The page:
Why I’m not in the D community

D is a great programming language in many ways. It’s got a host of features to make your life easier. It’s got syntax that’s familiar to anyone who knows Java, which is almost every programmer these days. It does away with a lot of cruft by making the syntax lighter and by making reasonable assumptions for you.

On the library front, they took the concept behind LINQ and kicked it up to eleven. It’s pretty awesome overall. There’s a working coroutine implementation, and it’s pretty efficient, plus you can subclass the Fiber class and provide your own scheduler. The standard library is mostly okay, missing some things you’d expect it to have. There’s a package manager, but it’s pretty new. There’s no corporate support for anything, though — no AWS client, no Google API client, no first-party datastore drivers, nothing. So get used to writing your own stuff.

Still, on the whole, it’s a reasonable option for some use cases, and I’ve been working off and on to create a MUD in D.

But I’m leaving the newsgroup, I’m not going to report any bugs, and I’m staying off the IRC channel. And I’m probably never going back.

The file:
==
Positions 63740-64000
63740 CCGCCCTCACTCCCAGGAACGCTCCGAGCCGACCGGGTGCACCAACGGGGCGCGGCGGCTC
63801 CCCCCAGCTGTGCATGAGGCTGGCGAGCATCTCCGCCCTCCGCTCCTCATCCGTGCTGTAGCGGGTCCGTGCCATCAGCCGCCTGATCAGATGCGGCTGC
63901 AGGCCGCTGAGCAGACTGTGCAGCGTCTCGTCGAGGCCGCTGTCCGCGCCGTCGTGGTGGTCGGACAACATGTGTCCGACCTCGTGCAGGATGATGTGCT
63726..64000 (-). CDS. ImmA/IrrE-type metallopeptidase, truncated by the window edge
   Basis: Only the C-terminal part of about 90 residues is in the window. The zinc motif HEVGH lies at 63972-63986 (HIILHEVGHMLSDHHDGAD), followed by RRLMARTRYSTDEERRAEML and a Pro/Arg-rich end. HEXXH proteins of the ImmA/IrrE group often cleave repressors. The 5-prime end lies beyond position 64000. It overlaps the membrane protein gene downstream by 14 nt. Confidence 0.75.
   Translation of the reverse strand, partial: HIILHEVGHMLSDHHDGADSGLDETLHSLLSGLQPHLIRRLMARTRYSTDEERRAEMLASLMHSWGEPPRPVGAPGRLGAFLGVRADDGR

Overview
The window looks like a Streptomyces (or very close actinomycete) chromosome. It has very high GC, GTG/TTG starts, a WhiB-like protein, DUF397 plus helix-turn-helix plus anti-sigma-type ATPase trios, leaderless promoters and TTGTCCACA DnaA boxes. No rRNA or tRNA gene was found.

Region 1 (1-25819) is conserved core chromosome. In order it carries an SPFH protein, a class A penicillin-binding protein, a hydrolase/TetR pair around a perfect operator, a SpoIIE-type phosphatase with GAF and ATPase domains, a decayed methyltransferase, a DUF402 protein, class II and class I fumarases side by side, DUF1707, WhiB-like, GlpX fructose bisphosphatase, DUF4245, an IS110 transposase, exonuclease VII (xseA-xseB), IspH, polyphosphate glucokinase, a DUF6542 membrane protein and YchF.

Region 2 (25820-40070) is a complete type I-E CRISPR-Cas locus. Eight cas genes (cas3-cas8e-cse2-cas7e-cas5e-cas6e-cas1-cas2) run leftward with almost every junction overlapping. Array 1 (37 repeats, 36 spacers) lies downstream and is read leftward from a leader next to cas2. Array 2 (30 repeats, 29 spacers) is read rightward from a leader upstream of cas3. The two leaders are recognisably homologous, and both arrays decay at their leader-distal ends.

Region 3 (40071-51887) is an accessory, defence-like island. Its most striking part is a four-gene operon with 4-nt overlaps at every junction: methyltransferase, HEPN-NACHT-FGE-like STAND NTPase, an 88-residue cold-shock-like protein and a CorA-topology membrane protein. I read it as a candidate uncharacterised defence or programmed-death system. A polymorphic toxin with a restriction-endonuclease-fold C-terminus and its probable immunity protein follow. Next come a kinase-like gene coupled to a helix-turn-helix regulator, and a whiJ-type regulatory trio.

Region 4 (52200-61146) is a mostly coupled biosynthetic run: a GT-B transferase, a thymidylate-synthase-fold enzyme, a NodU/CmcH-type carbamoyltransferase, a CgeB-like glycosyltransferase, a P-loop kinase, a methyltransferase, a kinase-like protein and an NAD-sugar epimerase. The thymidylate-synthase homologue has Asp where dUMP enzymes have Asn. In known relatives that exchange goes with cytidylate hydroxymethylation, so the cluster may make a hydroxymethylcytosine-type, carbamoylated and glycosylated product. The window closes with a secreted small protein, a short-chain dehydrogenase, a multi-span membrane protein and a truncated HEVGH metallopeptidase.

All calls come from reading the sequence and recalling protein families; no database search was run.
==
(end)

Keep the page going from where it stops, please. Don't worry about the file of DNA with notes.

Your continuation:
Why? Because D’s community is garbage.

If you want a programming language to gain adoption, you need to make it friendly to novices. You need to make it easy to learn. You need a standard library with good documentation. You don’t have to change the features that your language exposes, necessarily, but you do need to provide the resources people need in order to start using the language.

Hardly a day goes by without people on the newsgroup expressing or implying a strange sort of pride in how obtuse D is to learn, or how the documentation isn’t easy to understand quickly. When people point out problems, there is always someone eager to pipe up that it isn’t a problem because they managed to learn it, or it’s okay that something is presented in entirely the wrong way because the data that’s shown is data that needs to be available.

Say something needs to be improved and people will derisively ask “Where’s your pull request?”

This isn’t a good attitude to have.

To be clear, this isn’t everyone. It’s maybe one in ten. Walter and Andrei, most importantly, don’t do this. But they do nothing to stop it.

So I will use D, when it’s appropriate. I will even release open source projects in D. But I won’t join in the wider community.

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